Our Five Big Asks on Children’s Social Care Reform
Published: 15th December 2022
3 minute read
Family Rights Group is calling on the Government to commit to system-wide reform in the face of a crisis in the child welfare system.
As we await the Government’s overdue announcement of its implementation strategy in response to the recommendations of the Independent Review of Children’s Social Care, Family Rights Group is calling for five key commitments from Government.
The Government’s response needs to deliver a child welfare system that is just, fair, and honest and puts safe, loving relationships at the centre. All reforms should be carried out and scrutinised in partnership with children and families who have lived experience of the system.
Our five key requests from Government are as follows:
- Investment in family help so children and families get the support they need to prevent problems escalating
- Families are supported to make a plan to safely raise their children, with a legal right to a family group conference to avert care proceedings
- Families involved with the child welfare system have access to independent legal advice and advocacy, adequately funded by government
- Championing kinship care – so children are raised by loving relatives or friend when they cannot remain at home – including defining it in law, financial support and paid employment leave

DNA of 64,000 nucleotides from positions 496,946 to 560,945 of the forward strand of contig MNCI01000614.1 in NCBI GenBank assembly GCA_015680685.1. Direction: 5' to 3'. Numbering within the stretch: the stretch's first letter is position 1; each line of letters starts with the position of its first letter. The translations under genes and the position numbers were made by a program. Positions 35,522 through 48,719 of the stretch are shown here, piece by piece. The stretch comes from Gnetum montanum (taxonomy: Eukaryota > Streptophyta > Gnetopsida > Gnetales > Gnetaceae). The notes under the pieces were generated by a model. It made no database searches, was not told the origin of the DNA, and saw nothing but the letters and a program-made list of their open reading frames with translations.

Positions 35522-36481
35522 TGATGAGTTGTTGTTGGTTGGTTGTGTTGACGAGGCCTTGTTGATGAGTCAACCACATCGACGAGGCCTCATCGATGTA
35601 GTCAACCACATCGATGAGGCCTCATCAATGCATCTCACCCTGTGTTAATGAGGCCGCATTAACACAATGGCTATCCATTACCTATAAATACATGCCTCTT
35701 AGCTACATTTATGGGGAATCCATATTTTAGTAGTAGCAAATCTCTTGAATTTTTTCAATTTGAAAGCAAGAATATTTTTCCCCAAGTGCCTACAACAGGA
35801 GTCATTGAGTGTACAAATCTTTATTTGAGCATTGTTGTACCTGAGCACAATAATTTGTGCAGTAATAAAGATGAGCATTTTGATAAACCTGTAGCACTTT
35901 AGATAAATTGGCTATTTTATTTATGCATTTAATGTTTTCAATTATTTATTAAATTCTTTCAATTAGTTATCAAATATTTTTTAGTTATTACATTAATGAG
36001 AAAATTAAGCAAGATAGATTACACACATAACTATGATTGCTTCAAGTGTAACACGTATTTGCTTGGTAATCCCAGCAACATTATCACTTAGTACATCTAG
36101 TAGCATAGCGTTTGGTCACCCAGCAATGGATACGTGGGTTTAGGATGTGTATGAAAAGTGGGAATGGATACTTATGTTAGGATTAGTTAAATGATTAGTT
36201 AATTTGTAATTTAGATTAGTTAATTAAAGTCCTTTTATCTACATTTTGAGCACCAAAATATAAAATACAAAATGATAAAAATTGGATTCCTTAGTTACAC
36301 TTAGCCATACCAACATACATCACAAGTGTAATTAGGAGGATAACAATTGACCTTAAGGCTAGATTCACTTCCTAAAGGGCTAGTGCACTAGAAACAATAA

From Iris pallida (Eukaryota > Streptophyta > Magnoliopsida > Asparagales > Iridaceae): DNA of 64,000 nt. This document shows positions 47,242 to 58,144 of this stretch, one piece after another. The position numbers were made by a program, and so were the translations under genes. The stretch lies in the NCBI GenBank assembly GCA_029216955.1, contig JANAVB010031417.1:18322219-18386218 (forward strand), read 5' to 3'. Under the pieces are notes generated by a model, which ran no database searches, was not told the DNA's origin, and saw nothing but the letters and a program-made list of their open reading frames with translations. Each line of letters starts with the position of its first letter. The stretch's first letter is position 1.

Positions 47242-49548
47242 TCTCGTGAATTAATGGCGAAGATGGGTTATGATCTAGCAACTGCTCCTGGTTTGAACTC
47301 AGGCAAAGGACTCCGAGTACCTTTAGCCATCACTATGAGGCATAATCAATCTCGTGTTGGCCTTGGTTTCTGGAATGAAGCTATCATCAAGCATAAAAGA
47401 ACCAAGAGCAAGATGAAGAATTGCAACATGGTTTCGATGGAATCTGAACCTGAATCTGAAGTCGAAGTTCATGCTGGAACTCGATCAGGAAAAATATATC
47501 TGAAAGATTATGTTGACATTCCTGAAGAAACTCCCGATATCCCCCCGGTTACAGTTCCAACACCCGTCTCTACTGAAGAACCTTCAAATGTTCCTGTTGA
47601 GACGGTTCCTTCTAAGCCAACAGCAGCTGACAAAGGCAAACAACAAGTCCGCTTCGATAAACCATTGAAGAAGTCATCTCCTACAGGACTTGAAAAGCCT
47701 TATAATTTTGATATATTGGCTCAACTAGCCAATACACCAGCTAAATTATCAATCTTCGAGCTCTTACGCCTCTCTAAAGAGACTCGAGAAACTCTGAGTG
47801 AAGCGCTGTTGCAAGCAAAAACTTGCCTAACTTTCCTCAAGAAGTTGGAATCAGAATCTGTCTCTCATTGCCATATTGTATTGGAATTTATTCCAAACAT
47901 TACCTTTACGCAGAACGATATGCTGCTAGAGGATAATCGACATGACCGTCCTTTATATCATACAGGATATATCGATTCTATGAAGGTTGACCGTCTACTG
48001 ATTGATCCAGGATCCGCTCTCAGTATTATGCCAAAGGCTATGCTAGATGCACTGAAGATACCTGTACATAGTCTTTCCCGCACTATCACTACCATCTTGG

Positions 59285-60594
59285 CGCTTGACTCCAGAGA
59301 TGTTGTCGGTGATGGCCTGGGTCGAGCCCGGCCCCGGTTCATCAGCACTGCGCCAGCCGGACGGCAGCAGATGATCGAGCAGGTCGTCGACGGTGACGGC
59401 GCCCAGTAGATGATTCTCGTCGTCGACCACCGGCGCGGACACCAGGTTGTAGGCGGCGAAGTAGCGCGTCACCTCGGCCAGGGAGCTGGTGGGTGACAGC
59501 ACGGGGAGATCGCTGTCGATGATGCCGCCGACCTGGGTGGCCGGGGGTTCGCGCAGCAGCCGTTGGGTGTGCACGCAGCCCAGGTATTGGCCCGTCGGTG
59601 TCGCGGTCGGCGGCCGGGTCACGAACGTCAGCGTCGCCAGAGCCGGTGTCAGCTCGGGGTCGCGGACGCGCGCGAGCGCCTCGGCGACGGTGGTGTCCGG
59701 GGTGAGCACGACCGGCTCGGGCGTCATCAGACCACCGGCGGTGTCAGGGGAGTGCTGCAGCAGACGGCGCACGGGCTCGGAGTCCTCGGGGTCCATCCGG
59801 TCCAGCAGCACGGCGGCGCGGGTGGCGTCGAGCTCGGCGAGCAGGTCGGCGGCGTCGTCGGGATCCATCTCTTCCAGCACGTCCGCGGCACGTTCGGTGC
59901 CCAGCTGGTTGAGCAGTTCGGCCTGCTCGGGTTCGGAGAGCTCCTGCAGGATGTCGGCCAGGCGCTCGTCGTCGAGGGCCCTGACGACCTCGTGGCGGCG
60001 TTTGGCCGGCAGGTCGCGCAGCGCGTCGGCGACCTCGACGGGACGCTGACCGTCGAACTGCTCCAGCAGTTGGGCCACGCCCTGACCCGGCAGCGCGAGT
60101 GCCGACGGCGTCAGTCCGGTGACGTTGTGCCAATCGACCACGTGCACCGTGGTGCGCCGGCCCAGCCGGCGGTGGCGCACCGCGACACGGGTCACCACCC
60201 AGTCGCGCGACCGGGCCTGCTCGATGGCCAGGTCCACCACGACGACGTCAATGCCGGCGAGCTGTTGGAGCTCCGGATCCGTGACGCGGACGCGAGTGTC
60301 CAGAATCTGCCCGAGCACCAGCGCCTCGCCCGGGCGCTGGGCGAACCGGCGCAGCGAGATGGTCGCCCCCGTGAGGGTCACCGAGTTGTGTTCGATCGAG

- Every child in care is offered Lifelong Links so they can build and maintain loving relationships with family and friends into adulthood.
Cathy Ashley, chief executive of Family Rights Group, said:
“It’s been seven months since Josh MacAlister’s Independent Review. Every day, the crisis in children’s social care gets worse. We are letting down children and families while at the same time incurring an immense cost to the public purse.
“Today Family Rights Group is publishing the five key commitments we want Government to make. We are urging them to support the most valuable resource that children have: their families.
“There is momentum across the sector, and in Parliament, for a different approach. One which prioritises early help, where kinship care is valued, and where all children are supported to live safely and thrive in their family and community.
“The Government’s response must match the scale of this crisis.”